#2: Stoicism 

Stoicism is an ancient Greek philosophy which teaches the development of self-control and fortitude as a means of overcoming destructive emotions.

Really? A philosophy lesson from a guy that did a four-year security degree in eight-years? A lesson, no – ideas, yes!

A friend asked me, “how do you stay focused, in times like these?” Well, around ten years ago, I was writing a term paper and stumbled upon the word stoicism.  A word that until that moment was unbeknown to me, but defined my task/mission-focused character.

Everything I do can fall into these ten stoic insights.

Find your purpose: If you have a clear understanding of your goals and how your task fits within them, you are much more likely to complete it. The most significant source of self-discipline is to have a reason to do the job. If you don’t know what to do, then make a start. You want to write a book, then write; be an artist, then draw; get a better your job, then study; get fit, then get off the sofa and move – as Nike says, “Just Do It. ”

Count on yourself: Turn your passion into a reality. Believe in yourself, develop a plan of action to accomplish your goal, be fully committed. Self-discipline is the ability to get yourself to take action to do what you need to do, whether you feel like it or not. Break the task down into milestones, small gains to achieve the end state. What you’re ultimately trying to avoid is becoming overwhelmed; this can quickly digress to procrastination, which can subsequently lead to stagnating. Where there is stagnation, self-discipline cannot exist. Believe in yourself, cut out the noise and focus.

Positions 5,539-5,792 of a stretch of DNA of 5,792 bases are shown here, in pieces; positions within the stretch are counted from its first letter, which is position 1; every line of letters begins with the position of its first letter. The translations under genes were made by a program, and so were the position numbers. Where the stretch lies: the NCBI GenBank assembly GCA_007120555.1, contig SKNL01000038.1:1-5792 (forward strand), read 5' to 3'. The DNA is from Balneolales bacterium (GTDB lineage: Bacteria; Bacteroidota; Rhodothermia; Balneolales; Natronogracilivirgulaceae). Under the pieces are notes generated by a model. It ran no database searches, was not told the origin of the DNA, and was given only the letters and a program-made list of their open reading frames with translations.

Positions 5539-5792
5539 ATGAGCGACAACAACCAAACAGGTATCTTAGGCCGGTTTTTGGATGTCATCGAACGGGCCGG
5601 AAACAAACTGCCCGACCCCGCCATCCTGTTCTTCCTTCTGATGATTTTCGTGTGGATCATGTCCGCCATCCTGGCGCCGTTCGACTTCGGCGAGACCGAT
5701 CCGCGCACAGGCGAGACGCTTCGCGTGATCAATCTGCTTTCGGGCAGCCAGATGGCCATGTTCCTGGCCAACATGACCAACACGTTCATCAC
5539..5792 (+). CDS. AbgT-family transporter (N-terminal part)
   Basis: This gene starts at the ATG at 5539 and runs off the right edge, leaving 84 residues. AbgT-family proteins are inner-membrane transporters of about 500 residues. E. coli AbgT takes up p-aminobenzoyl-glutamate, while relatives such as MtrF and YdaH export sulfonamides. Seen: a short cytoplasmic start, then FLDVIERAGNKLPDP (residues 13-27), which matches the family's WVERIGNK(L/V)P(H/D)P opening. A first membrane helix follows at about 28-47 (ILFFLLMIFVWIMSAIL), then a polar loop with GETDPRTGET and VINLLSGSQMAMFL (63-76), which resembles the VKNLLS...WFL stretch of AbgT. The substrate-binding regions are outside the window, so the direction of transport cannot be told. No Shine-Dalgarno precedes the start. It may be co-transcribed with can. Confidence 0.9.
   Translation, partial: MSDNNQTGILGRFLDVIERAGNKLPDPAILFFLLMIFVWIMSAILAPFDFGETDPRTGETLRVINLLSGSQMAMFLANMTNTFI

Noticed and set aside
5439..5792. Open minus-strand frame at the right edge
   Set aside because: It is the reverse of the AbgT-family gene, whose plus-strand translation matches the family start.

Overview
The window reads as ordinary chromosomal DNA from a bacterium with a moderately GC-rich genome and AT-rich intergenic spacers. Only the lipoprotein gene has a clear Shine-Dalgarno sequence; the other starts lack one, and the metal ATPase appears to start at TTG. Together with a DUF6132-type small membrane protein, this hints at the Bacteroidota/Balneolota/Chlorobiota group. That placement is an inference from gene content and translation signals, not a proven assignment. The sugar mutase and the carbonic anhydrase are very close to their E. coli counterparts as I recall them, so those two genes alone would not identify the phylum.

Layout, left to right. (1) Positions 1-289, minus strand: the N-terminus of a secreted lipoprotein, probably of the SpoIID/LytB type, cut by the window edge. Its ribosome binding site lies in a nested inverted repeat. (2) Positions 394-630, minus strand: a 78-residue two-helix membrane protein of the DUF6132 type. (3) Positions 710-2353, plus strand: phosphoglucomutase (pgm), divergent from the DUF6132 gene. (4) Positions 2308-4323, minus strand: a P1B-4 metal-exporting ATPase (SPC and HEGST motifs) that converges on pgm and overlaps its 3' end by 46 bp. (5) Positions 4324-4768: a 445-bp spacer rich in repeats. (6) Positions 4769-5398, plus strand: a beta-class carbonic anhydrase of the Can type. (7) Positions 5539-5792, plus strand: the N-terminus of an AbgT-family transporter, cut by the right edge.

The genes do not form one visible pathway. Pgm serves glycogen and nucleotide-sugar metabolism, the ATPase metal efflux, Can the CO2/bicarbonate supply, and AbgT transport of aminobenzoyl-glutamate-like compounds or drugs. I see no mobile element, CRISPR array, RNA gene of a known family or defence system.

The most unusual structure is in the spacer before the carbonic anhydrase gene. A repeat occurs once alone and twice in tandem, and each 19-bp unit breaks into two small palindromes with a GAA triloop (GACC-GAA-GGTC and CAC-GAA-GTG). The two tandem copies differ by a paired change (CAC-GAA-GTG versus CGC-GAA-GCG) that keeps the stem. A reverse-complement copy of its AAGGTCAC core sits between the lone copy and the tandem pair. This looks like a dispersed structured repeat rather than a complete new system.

Show up every day: You need to show up every day and put in the work – immerse yourself. People with purpose and that plan still fail to achieve their goals. They fail because they fail to be consistent. In saying this, if you aren’t failing, you aren’t trying, pick yourself up and try again. Failure doesn’t define your character, your ability to keep going is what moulds you into a disciplined, strong-minded person. The moment you wake up, move forward by focusing on what’s in front of you.

Practice voluntary hardship: We should continuously test ourselves by making life routinely uncomfortable in some way. We are hardening ourselves for the day that we need to live it for real. A cold shower, no TV, social media free days, physical and or mental exertion. Do it often enough, and you will begin to understand what scarcity and hardship feel like and that you can live with both if needed.

Practice dichotomy of control: You have power over your mind, not outside events. Realise this, and you will find the strength to move forward. Being distressed, being bothered by small things is terrible for discipline. Reinforce to yourself what is within your control and what is out of your control. Ask yourself, do I have problems in my life? Can I do something about it? Yes, then do something about it. No, then don’t worry about it. Focus on what you can fix and fix it. Take note of what you can’t, and move forward.